Suppose an industry staged an annual forecast and awards dinner (e.g., SIA on November 29), and virtually no one gave a particle?

Considering that I worked directly for the Semiconductor Industry Association for two years, and later for a company run by one of its founders for a decade, it is difficult for me to say this, but I must: Semiconductors are now (and maybe forever) a taken-for-granted commodity.

sleepingaudience1

Would you like some salsa with your chips?

Yes, they power every digital and the remaining analog gadget under the sun just like ground beef, chicken or carnitas are essential for making tacos, burritos and enchiladas. Everyone knows this.

So what else is new?

The semiconductor industry is going to be flat this year at $300 billion. It seems like the industry is always at $300 billion. I wrote a speech in 1996 projecting a $300 billion industry in 2000 or 12 years ago for those of you scoring at home.

One company, Wal-Mart alone at $464 billion in revenues (and growing) is larger than the entire chip industry. This is not news.

Earlier this month, the stately Economist published a cover piece “The Survival of the biggest; The internet’s warring giants” about Amazon, Apple, Facebook and Google with peripheral mention of Microsoft.

What happened to Intel, let alone AMD?  They didn’t even make the cutting-room floor.

What happened to the wonders of (Gordon) Moore’s Law (intellectual property content doubling on the same-sized piece of silicon real estate every 18-24 months)? Anyone want to hear that story for the umpthteen time?

What happened to the epic tales of the fight against the evil predatory-pricing, two-headed monster in the form of Japan’s “Business is War” government/industry?

All these stories are now contained in a coffee table book coming to a deep-discount rack near you.

The “Mass Intelligence” Economist references the great technology fights of yesteryear: IBM and Apple in the 1980s in PCs, and Microsoft and Netscape in the 1990s in web browsing. The U.K. popular “newspaper” displays a map, vaguely similar to England, Normandy, Bavaria, Prussia und Dänemark.

England is the “Empire of Microsofts.” Normandy is “Appleachia.” Bavaria is “Google Earth.” Prussia is “Fortress Facebook.”  Dänemark is “Amazonia.” There are small islands occupied by RIMM (Research in Motion) and Nokia, and a nest dedicated for microblogging, “Eyrie of Twitter.” The lowly chip is nowhere to be seen on this map or in the expansive article. Intel is not even afforded a shrinking iceberg.

Some may want to dismiss my musings contending that I am only focusing on one article in one magazine, albeit an incredibly influential publication. They will say the article can be seen as a mere anecdote. These critics could be correct. However, in this case I humbly opine the anecdote represents a trend. For the metaphor types: It is the sick canary inside the mine.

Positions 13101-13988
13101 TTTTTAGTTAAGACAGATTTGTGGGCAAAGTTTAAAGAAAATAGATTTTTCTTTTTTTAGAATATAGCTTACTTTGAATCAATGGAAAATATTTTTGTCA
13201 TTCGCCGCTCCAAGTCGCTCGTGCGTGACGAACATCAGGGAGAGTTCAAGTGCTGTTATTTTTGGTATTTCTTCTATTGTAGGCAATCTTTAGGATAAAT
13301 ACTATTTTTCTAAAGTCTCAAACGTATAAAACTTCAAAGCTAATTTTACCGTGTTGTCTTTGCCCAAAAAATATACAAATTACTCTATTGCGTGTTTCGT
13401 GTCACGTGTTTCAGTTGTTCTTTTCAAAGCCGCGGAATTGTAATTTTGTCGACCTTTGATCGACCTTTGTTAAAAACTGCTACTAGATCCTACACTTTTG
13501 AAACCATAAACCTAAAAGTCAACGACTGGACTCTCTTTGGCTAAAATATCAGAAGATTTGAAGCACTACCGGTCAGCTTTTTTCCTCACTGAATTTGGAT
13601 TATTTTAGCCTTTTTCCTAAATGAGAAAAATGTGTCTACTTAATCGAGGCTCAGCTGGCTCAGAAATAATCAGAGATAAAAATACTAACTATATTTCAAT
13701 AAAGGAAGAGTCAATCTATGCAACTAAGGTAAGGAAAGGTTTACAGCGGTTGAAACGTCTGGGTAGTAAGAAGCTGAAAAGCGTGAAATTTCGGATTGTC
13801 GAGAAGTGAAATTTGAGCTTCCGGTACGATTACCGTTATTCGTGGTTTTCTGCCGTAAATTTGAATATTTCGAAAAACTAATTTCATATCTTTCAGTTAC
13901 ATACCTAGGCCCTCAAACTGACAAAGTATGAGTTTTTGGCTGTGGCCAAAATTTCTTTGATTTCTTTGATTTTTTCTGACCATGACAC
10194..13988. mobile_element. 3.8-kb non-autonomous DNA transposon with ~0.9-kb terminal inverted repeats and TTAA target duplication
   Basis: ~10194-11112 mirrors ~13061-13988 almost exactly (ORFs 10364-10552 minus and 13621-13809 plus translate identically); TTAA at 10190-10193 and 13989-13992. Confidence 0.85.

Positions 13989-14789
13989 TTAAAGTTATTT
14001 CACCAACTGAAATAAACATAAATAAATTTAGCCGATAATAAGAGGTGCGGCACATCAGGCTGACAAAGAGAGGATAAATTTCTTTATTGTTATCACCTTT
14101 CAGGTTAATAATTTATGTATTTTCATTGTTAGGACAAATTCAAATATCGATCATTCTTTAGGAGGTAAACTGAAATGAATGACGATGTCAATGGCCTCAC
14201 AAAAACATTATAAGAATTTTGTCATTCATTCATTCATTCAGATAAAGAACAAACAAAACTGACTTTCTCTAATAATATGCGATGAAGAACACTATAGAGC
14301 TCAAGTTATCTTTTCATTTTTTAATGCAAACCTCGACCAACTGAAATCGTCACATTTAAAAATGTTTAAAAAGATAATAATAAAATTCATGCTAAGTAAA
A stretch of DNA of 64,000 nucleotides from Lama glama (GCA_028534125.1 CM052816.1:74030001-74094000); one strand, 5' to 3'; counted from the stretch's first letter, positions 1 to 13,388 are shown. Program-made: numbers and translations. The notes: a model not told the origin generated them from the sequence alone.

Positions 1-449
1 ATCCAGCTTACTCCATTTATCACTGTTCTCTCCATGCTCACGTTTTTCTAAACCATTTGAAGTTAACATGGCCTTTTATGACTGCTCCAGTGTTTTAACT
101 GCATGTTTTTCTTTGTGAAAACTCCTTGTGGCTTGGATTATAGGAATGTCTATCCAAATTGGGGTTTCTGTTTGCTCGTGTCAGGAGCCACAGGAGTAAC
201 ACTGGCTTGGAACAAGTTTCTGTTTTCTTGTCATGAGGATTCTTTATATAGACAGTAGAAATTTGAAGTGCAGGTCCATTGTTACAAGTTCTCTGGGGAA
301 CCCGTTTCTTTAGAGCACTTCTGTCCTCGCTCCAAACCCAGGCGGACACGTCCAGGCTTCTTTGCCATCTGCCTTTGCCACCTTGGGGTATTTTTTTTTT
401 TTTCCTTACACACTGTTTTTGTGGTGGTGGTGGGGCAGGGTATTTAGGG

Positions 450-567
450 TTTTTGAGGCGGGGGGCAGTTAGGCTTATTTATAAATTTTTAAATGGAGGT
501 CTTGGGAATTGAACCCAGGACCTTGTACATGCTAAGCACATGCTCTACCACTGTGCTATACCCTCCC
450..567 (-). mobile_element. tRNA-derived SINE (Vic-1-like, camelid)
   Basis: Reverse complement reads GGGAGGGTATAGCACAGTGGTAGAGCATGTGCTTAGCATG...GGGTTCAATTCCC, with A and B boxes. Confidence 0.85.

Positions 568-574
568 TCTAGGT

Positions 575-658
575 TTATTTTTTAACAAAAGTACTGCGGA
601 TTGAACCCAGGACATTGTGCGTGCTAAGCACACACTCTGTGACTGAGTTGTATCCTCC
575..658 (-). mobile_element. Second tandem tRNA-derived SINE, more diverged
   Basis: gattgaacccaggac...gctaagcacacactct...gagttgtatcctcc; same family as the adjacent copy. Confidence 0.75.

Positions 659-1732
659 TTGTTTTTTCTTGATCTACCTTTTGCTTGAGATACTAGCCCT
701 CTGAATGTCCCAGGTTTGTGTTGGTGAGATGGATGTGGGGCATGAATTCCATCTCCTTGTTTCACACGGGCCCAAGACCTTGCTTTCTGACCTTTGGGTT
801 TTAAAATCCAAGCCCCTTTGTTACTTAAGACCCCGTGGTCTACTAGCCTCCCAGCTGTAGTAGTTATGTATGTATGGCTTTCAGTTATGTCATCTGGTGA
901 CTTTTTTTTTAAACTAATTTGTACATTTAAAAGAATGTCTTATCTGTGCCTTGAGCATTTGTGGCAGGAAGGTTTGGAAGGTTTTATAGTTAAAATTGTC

Certainly, there are 250,000 Americans employed in semiconductor innovation and (some) manufacturing. With all due respect to the engineering types in particular, they are mere role players. They are throwing the screens and opening up holes in the line for the superstars: Tim Cook of Apple, Jeff Bezos of Amazon, Mark Zuckerberg of Facebook and Larry Page of Google.

The chip is essential, but so is the sun. They are everywhere. The sun is there. What is commanding attention are mobile platforms and the software that makes them do what they do. Algorithms über alles!

algorithms

Rarely did a day go by in the 1990s and the post-Bubble era when the San Jose Mercury, the Wall Street Journal, the New York Times (not suggesting equivalency of influence) would write another gushing, fawning piece about “The Chip Giant,” Intel. No one could accuse the media of shorting the stock.

Today, Intel is trading at $20.52 with a market cap of $101 billion. Ten years ago on this date, the company’s stock traded at $17.58…sounds like a good stock to avoid. Even with all angst, Sturm und Drang about Facebook’s IPO FUBAR, the company still commands a $28.24 stock price and $60 billion in market capitalization. All things considered, this is not bad for a company publicly traded only since May 18 and which was founded in a Harvard dorm room less than one decade ago. If only Intel could grow this fast.

Don McLean in American Pie asked: If the music would ever play again? For the chip industry, the band could start playing if the industry starts growing again; if it comes up with a new way of making chips (e.g., nanotechnology); if it spearheads a new revolution. Incremental changes won’t cut it. And staying stuck in neutral at $300 billion will elicit the same yawns but only 10 years down the road.

Silicon Valley is called “Silicon Valley” for a particular reason that was germane decades ago. Let’s just hope no one seriously suggests changing the name to “Algorithm Valley.”

http://www.eetimes.com/electronics-news/4374705/SIA-expects-flat-chip-sales-in-2012-

http://data.cnbc.com/quotes/WMT

http://www.economist.com/news/leaders/21567355-concern-about-clout-internet-giants-growing-antitrust-watchdogs-should-tread

http://www.economist.com/news/21567361-google-apple-facebook-and-amazon-are-each-others-throats-all-sorts-ways-another-game

http://www.sia-online.org/events/2012/11/29/public-event/35th-annual-sia-award-dinner/

http://www.lyrics007.com/Don%20McLean%20Lyrics/American%20Pie%20Lyrics.html

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